Group of academicians seeks repeal of farm laws, says these pose major threat to farming communities

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New Delhi, Feb 3 (PTI) Over 400 academicians from across the country and several universities abroad have urged the central government to immediately abandon the three new farm reform laws which they said 'pose a major threat to farming communities all over India'.

In a joint statement issued on Wednesday, the academicians have expressed concerns about the ongoing farmers' protests and their suffering at the borders of Delhi.

Last month, over 850 academicians from various educational institutions across the country had signed an open letter backing the legislations.

The 400-odd academicians in their statement said, 'The three new laws that have been enacted by the government are aimed at bringing in fundamental changes in the way farming will be done in the country and they pose a major threat to farming communities all over India.' 'The government must re-look at these issues. A nationwide debate should be launched starting at the village level, involving stakeholders from all sections of society before framing laws and policies which will help farming communities and other marginalised communities in the long-term. To pave the way for solving farmers issues, the current laws should be abandoned without any further delay,' it added.

The 413 signatories to the statement include academicians from universities and institutions including Jawaharlal Nehru University, Jadavpur University, IIT Kanpur, IIT Madras, IISc Bangalore, Indian Statistical Institute Kolkata, Delhi University, Panjab University, Tezpur University, Central university of Punjab, IIT Bombay and IIM Calcutta.

A few signatories are from foreign universities including University of Zagreb, Croatia; London Film School, University of Johannesburg, University of Oslo, University of Massachusetts and University of Pittsburgh.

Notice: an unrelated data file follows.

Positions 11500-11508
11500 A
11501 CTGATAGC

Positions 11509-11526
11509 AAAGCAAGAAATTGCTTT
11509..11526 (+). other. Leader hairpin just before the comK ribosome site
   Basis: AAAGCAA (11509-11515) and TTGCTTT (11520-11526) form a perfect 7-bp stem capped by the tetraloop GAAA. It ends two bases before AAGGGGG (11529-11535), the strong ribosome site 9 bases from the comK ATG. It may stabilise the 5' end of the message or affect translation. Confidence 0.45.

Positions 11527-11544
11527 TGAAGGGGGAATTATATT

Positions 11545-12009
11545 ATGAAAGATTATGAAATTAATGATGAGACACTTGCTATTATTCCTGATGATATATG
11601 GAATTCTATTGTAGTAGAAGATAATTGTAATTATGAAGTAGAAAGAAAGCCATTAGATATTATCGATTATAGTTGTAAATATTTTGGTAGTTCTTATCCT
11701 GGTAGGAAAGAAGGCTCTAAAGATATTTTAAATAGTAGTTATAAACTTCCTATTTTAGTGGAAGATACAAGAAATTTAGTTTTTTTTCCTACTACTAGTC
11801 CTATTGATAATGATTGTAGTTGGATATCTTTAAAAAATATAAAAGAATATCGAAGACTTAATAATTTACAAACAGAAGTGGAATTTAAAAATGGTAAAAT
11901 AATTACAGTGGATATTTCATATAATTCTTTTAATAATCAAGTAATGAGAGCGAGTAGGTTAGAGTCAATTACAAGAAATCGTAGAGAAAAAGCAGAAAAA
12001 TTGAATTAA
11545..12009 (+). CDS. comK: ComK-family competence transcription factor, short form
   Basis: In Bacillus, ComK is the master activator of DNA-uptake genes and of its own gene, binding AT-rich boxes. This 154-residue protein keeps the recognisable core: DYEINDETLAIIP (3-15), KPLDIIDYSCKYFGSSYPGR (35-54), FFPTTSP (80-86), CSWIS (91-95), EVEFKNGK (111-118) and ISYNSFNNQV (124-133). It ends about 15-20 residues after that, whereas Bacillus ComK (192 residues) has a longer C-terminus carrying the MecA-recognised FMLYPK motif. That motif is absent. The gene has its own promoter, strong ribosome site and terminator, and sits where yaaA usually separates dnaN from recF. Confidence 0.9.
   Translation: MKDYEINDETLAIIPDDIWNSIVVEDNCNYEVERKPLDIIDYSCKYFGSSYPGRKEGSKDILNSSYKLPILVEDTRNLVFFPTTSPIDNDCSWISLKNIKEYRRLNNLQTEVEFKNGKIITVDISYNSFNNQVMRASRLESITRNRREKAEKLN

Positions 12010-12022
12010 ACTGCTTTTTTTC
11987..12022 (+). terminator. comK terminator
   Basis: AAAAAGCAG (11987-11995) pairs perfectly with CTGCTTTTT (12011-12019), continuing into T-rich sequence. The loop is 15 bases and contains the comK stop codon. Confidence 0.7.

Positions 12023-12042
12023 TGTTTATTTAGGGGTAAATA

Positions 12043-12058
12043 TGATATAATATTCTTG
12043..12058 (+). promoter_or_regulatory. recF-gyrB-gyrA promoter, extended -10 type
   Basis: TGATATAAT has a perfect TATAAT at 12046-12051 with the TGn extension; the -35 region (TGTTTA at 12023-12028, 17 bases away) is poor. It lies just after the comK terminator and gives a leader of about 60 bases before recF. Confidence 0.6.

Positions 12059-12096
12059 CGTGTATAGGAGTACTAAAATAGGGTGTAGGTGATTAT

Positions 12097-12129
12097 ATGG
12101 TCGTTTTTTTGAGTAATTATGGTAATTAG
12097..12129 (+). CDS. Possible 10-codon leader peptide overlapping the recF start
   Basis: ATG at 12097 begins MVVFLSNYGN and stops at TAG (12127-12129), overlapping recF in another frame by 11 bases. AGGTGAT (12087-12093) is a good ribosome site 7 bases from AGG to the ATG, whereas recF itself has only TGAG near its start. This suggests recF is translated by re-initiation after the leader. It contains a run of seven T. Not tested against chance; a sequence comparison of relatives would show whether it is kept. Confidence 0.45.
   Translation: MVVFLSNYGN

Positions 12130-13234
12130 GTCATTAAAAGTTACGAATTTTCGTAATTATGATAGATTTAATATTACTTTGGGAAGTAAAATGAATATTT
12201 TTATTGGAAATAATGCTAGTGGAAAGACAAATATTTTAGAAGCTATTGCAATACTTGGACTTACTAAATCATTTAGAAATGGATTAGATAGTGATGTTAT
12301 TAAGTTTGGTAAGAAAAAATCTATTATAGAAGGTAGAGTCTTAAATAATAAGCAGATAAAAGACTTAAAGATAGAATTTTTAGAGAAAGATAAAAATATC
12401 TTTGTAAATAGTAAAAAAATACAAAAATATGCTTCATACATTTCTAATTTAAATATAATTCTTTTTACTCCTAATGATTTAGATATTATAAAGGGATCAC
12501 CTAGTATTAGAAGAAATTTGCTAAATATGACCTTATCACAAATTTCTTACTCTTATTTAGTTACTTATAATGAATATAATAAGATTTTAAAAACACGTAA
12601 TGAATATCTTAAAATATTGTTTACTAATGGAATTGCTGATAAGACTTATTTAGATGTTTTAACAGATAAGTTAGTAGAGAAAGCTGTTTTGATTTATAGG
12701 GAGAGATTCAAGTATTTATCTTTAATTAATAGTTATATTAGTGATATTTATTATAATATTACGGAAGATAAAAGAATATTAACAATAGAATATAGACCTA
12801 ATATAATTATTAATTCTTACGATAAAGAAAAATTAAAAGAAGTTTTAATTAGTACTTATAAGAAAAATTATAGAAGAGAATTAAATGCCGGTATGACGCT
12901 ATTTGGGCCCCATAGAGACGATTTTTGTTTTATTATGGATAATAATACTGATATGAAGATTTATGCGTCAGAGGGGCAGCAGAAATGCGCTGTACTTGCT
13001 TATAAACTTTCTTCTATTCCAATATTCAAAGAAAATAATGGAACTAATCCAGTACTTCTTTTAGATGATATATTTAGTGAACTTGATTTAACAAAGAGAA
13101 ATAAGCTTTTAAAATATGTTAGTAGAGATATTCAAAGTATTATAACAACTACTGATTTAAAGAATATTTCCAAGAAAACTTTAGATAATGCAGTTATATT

The academicians recommended that farming could be made into a sustainable and profitable activity by announcing minimum support price (MSP) for a large number of crops, specifying state-wise quotas for government procurement, and making the MSP rate legally binding for all other buyers as well.

The statement also called for price control on farm inputs such as manure, seeds and power, farm loan waivers, and a revival of the village-based development model so that migration to cities could be curtailed.

It warned that the Centre's proposed “commodity market model” was not viable in India as it could lead to food instability and exploitation of small farmers.

'The winding up of government controlled markets allowing contract farming by companies will lead to land-owning farmers slowly being forced to become tenants, the way they were in the older feudal system of land holdings,' said the statement.

Thousands of farmers have been camping at several Delhi border points, demanding a complete repeal of the three farm laws -- the Farmers' (Empowerment and Protection) Agreement on Price Assurance and Farm Services Act, the Farmers' Produce Trade and Commerce (Promotion and Facilitation) Act, and the Essential Commodities (Amendment) Act -- and legal guarantee of minimum support price for their crops.

Enacted in September 2020, the government has presented these laws as major farm reforms aimed at increasing farmers' income, but the protesting farmers have raised concerns that these legislations would weaken the minimum support price (MSP) and 'mandi' (wholesale market) systems and leave them at the mercy of big corporations.

The government has maintained that these apprehensions are misplaced and has ruled out a repeal of the laws. PTI GJS SMN